Meet Lucya Starza, London witch

by ALEXANDRA BOUDREAULT-MANOS

Double double toil and trouble, fire burn and cauldron bubble. Or not. While depictions of witchcraft in popular culture often border on the comical, witches have not faced an easy road to freedom in the UK.

In 1542, Parliament passed the Witchcraft Act, defining witchcraft as a crime punishable by death. It is estimated that 500 witches were executed under the act across the UK.

Nearly 200 years later, Parliament repealed the laws against witchcraft.

Since its decriminalisation, modern witchcraft has flourished.

Wicca was born in the early twentieth century. The first recognised religion to originate from the UK, it has since spread across the globe.

Lucya Starza, who is a London-based witch, tells Unreported London about her experience with witchcraft and the Wiccan religion.

What drew you into Wicca?

My grandmother was a theosophist [follower of an occult movement which focuses on/studies mystical experiences to better understand the mysteries of life] and worked as an astrologer. She met Gerald Gardner, the founder of modern Wicca, but didn’t really like him that much. She didn’t approve of the nudity in Wicca.

My parents were very interested in the supernatural and ran a group called Enigmas, which explored the unexplained such as ghosts and UFOs and dowsing [a form of divination using a rod to locate objects and materials] and the like. However, none of my family were Wiccans.

I trained as a witch with Shan at House of the Goddess when I was in my 20s. I only later joined a Wiccan training coven because a friend was a member and said it was a good coven.

Although I am now a 2nd degree Gardnerian Wiccan – a high priestess –I would still only say that Wicca is part of what I do. I’m pretty eclectic and always have been.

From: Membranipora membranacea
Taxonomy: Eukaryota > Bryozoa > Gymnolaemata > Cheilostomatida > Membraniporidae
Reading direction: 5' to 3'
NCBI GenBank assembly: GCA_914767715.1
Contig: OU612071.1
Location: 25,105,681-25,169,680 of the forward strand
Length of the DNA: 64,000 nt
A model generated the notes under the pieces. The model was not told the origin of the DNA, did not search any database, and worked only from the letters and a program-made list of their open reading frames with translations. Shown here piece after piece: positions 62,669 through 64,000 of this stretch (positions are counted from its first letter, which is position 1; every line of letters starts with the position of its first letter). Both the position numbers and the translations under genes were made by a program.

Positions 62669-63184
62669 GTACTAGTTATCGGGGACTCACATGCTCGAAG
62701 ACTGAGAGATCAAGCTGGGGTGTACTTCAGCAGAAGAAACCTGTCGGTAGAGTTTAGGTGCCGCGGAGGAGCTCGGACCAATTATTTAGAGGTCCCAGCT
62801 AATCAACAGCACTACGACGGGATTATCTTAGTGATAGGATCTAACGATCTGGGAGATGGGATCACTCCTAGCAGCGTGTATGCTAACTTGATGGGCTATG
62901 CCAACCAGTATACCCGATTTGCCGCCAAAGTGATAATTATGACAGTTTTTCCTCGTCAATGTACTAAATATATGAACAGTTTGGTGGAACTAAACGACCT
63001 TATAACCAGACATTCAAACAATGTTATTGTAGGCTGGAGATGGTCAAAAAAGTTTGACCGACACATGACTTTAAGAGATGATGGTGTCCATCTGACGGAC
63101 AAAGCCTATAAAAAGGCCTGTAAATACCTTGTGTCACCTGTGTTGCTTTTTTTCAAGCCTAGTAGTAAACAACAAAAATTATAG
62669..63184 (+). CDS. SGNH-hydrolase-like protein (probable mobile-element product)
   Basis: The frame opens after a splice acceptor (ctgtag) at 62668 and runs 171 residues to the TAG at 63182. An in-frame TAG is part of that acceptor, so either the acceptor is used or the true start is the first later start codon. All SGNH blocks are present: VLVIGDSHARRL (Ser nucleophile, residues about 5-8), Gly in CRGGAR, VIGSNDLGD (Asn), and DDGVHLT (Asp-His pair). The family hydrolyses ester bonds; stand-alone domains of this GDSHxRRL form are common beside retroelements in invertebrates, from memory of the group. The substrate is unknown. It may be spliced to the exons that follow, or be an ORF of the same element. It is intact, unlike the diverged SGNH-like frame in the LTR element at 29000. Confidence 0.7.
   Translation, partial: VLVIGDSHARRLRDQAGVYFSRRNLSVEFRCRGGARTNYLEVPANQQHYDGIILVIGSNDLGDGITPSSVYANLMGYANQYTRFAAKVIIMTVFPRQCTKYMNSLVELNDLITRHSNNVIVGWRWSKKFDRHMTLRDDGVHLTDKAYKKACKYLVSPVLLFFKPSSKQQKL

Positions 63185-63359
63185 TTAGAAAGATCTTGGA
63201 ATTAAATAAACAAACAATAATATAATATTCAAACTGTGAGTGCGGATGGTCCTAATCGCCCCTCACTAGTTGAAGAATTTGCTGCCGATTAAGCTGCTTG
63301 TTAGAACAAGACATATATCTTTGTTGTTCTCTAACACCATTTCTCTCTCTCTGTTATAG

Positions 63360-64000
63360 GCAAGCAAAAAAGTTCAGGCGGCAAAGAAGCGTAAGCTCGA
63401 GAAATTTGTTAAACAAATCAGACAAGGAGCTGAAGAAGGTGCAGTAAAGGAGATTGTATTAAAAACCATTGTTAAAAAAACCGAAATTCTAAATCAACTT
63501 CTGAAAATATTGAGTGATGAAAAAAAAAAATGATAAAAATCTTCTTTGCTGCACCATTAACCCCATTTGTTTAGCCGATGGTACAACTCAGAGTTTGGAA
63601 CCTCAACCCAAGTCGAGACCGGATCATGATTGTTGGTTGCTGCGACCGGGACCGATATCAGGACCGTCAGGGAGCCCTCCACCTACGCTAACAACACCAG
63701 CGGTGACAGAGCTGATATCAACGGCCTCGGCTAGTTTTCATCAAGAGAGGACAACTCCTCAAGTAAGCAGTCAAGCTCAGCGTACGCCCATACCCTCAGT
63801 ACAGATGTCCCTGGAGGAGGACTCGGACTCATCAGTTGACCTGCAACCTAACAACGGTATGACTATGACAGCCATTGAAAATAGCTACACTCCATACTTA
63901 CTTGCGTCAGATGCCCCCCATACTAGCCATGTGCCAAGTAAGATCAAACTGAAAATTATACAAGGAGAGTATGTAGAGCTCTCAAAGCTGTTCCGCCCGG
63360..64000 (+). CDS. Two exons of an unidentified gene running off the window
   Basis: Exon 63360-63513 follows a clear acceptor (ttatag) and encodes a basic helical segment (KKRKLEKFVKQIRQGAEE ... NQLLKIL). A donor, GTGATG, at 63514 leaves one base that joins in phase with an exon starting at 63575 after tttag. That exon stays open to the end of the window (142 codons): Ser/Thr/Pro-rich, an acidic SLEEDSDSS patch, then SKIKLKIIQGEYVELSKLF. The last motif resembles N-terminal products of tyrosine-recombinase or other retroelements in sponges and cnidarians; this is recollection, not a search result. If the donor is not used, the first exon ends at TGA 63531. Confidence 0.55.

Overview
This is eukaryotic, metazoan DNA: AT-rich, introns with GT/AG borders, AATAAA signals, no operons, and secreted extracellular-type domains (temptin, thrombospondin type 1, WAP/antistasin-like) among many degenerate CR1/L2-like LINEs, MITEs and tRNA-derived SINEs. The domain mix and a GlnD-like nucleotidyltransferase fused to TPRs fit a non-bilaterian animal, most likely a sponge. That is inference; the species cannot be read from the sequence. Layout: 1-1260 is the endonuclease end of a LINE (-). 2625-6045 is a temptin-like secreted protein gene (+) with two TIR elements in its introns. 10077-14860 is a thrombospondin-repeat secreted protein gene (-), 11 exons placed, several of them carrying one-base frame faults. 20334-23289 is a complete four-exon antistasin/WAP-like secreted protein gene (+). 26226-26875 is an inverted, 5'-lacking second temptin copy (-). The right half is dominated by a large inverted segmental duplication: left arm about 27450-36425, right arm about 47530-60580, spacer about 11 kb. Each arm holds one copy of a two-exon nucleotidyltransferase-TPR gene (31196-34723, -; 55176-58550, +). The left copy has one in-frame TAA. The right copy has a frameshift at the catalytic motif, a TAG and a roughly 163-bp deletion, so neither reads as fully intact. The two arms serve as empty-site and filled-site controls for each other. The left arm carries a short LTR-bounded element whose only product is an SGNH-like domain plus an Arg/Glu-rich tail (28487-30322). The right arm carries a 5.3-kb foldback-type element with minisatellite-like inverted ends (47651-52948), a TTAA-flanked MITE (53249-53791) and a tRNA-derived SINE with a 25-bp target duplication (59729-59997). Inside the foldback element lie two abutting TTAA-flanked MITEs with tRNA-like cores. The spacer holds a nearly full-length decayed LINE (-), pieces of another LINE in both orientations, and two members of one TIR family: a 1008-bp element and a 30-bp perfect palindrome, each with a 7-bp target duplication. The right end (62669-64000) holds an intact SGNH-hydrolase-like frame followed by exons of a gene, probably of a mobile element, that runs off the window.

So is being a witch your full-time job?

It isn’t my job at all, it is a spiritual and magical path that I follow. I work as a writer and editor. I have written books on witchcraft though, including Pagan Portals – Candle Magic.

What happens when you meet up with other witches?

I am not in an active coven at the moment. When I meet up with other witches we usually have a jolly good cackle about life in general.

Have you faced adversity when telling people that you are a witch?

Nothing serious, but plenty of people take the piss a bit.

What do you think is the most common misconception about modern-day witchcraft?

Probably that Wicca is ancient. Wicca isn’t ancient – it is a modern religion that has roots in ancient practices, but in itself was only created in the early 20th century.

How do spells work?

Short answer – because all things are connected.

Which spells are you asked to cast the most often?

Spells for healing.

Do you often cast spells on yourself?

I cast spells to help with everyday things – anything from success in projects I’m working on to spells for finding things to spells for healing.

Have you ever seen a spell go wrong?

Not disastrously wrong, but spells don’t always work. They can nudge things in the right direction, but they aren’t miracles.

With regards to the phrase “Do what you will but harm none”, where do you draw the line on what is harmful or not?

The Wiccan Rede is a guideline – rede means guidance – it is not a law. Basically, I interpret it as a general ethical code.

How do you feel about representation of witches on Halloween?

It doesn’t bother me if people want to dress up as witches from horror movies or fairy tales.

What do you do on Halloween?

Halloween (or Samhain) is one of the eight Wiccan festivals celebrating the wheel of the year. It is a time to recognise that summer is over and that winter approaches. It is also a time to remember the dead.

 

Featured photo by Huw Poraj-Wilczynski